The role of side stones in a diamond ring is to surround the center stone and enhance its beauty. Here we have included some tips to help you choose the best side stones for your ring.
Choosing Side Stones: How Many?
When deciding on a ring design, the first thing you need to think about is how many side stones you actually want.
One of the options people most commonly choose is the 3-stone setting: one central diamond and two side stones.
Another popular design is the 5-stone setting.
Of course, the exact number of stones is up to you and your personal taste, but there is something to keep in mind: The more stones you have in your ring, the more complex its structure will become as there will need to be a setting for each stone.
And this also means that your ring will have more fine parts that may need to be repaired in the future.
So, keep in mind that the more stones you have, the more difficult the task of cleaning and maintaining your jewelry may become.
Choosing the Size of Side Stones
When choosing size for your side stones, consider how balanced the resulting design will be.
Usually, the central diamond is the biggest and most prominent, and the side stones serve to underscore it. Hence, they should not be so big as to compete with the central stone.
On the other hand, if you have just a couple of side stones right next to the central diamond, they should not be much smaller than it, or the overall design will look out of proportion.
Selecting Color for Side Stones
When it comes to picking a color grade for side stones, it is best if it is the same as that of the central stone. Otherwise, the color mismatch would be visible and not nice to look at: If your side stones have a color that is several grades lower than that of the central stone, they will look yellowish next to it.
In general, the colors of the side stones and the central diamond should not be more than one grade apart.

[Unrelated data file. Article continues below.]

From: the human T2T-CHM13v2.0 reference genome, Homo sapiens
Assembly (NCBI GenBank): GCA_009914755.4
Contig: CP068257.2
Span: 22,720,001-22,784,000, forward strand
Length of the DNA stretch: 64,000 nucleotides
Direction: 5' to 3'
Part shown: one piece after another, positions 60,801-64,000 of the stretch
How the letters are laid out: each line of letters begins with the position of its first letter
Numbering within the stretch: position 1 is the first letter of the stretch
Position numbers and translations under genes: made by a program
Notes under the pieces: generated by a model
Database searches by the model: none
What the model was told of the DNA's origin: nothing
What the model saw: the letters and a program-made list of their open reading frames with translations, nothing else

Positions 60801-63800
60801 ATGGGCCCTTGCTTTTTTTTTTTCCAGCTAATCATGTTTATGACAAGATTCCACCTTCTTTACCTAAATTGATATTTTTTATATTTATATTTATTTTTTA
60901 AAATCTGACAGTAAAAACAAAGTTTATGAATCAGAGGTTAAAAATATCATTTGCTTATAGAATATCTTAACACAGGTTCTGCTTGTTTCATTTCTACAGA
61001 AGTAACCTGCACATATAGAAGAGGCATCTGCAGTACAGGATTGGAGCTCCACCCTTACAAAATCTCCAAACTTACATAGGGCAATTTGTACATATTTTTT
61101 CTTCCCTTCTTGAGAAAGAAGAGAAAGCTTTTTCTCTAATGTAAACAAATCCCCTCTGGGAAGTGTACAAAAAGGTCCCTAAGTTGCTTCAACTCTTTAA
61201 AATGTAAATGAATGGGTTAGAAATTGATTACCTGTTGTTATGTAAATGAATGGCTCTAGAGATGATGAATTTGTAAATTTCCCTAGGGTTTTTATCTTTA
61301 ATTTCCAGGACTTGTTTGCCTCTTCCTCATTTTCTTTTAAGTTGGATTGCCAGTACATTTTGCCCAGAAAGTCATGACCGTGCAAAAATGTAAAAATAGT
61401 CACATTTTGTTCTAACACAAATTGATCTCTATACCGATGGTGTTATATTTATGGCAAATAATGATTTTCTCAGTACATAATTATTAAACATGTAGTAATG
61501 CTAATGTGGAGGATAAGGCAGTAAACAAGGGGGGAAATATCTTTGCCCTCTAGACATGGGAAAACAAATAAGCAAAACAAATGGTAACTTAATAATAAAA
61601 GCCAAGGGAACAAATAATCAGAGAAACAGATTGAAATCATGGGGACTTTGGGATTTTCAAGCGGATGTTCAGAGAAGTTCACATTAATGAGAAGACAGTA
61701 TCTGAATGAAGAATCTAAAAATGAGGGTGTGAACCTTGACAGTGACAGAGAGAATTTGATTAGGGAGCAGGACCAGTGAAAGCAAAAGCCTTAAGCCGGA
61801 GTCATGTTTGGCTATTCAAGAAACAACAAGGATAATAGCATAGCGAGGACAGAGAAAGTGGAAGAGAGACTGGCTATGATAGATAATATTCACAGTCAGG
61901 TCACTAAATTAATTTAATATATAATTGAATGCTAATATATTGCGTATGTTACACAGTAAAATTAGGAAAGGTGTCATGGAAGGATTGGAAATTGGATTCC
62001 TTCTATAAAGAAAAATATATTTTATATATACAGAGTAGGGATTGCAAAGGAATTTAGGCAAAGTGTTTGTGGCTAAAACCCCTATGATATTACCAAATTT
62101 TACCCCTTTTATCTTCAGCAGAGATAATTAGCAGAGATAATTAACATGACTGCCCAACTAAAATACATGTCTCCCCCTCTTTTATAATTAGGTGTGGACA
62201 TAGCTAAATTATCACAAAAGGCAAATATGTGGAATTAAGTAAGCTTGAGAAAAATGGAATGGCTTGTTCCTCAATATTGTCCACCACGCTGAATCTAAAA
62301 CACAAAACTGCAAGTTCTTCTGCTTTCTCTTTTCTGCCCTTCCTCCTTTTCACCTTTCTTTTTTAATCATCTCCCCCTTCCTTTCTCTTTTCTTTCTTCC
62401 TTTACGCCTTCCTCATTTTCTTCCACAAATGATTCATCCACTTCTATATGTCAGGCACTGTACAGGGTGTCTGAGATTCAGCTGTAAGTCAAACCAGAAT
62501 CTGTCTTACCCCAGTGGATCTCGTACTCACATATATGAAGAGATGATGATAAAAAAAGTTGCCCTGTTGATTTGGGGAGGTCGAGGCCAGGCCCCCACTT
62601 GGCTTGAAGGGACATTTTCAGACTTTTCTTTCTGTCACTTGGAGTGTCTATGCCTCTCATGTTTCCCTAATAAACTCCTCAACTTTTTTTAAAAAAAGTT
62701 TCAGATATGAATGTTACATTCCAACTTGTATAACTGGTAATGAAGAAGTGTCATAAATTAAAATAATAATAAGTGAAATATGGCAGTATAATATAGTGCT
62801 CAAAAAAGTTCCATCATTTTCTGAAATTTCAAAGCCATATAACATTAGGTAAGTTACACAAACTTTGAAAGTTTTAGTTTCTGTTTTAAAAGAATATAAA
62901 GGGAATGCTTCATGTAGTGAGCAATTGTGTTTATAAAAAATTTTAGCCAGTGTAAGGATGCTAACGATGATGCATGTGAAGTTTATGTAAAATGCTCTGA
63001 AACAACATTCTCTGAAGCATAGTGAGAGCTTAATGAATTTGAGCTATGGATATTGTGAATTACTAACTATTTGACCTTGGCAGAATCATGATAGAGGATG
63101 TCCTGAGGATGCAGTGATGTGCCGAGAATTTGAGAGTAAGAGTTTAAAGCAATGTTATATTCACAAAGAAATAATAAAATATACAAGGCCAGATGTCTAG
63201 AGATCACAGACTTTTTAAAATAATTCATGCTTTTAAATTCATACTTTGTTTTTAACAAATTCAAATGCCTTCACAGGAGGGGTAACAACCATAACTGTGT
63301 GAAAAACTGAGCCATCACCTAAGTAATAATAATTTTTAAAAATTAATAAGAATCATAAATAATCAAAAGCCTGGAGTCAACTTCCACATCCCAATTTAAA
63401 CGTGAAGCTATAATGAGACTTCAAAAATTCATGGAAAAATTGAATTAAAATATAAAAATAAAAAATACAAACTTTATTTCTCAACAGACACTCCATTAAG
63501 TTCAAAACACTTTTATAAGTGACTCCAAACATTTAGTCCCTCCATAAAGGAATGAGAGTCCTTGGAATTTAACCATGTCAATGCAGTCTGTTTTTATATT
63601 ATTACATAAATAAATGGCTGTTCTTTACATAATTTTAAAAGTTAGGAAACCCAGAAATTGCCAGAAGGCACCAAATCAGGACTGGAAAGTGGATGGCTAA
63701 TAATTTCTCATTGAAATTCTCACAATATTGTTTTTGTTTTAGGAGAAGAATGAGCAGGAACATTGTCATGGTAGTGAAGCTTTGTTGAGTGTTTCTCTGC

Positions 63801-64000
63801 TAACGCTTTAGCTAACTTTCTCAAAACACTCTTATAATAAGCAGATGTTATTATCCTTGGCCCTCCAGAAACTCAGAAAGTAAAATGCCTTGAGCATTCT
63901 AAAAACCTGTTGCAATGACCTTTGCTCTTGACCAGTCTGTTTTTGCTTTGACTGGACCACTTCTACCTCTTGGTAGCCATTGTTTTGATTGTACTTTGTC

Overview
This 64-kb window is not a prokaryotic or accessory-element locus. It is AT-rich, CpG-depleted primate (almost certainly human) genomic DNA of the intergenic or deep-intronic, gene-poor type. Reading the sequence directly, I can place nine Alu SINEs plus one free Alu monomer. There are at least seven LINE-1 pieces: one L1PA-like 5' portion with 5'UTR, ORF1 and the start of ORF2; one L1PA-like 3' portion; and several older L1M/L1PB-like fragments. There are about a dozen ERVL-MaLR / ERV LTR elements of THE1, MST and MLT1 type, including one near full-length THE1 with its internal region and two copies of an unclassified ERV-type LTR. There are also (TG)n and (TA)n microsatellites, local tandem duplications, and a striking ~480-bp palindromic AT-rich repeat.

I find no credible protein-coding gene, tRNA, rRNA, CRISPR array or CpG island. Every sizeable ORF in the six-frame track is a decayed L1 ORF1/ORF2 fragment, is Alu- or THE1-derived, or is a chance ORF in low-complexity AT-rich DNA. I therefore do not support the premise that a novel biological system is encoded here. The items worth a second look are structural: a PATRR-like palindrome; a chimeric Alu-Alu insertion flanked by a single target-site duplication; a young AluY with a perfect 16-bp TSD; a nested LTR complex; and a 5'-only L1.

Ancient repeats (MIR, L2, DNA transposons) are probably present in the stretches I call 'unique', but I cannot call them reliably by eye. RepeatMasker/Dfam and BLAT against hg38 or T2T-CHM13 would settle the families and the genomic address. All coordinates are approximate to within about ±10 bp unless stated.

Choosing Clarity for Side Stones
It is best if the side stones in your ring look eye clean, i.e., without flaws that are visible with the naked eye.
However, this doesn’t mean that you have to shoot for the highest clarity grade possible – these diamonds will cost you a lot.
In fact, you can go as low as diamonds graded VS (Very Slightly Included) or SI (Slightly Included) and find affordable stones that look reasonably clean in these grading ranges.
Even a stone with a couple of visible inclusions can work for you if you manage to mount it so that its flaws will be concealed by the setting.
One thing to keep in mind when choosing clarity: The bigger a side stone, the more visible its inclusions are likely to be, if only because there will be more of them. That’s why it is even more important for larger stones to be clean that it is for smaller ones.
Side Stones and Settings
When choosing side stones, you should also think about how they will be set in the ring.
This is important because the setting will determine how well protected the diamonds will be from hits, how easily they will be cleaned, how easy it will be for the stones to fall off, how often the setting will need to be repaired, and how visible the diamonds will be.
For example, prong settings are more reliable than invisible settings and more easily maintained than channel settings.
Channel settings, on the other hand, offer better protection for your diamonds, although that comes at the expense of making less of their surface visible.
Bezel settings are among the safest, but they also hide a good portion of the stone.
The bottom line is this: Each type of setting involves tradeoffs among safety, stone visibility, durability, and ease of maintenance, so you need to decide how important each of these factors is to you and choose the setting that best suits your needs.
Where to Buy a Diamond Ring?
If you're looking to buy a diamond ring, we recommend that you consider James Allen, which has some of the best prices for diamonds as well as real pictures and 360-degree videos to help you examine their quality. Click here to read our review of James Allen and see why it is our preferred diamond retailer.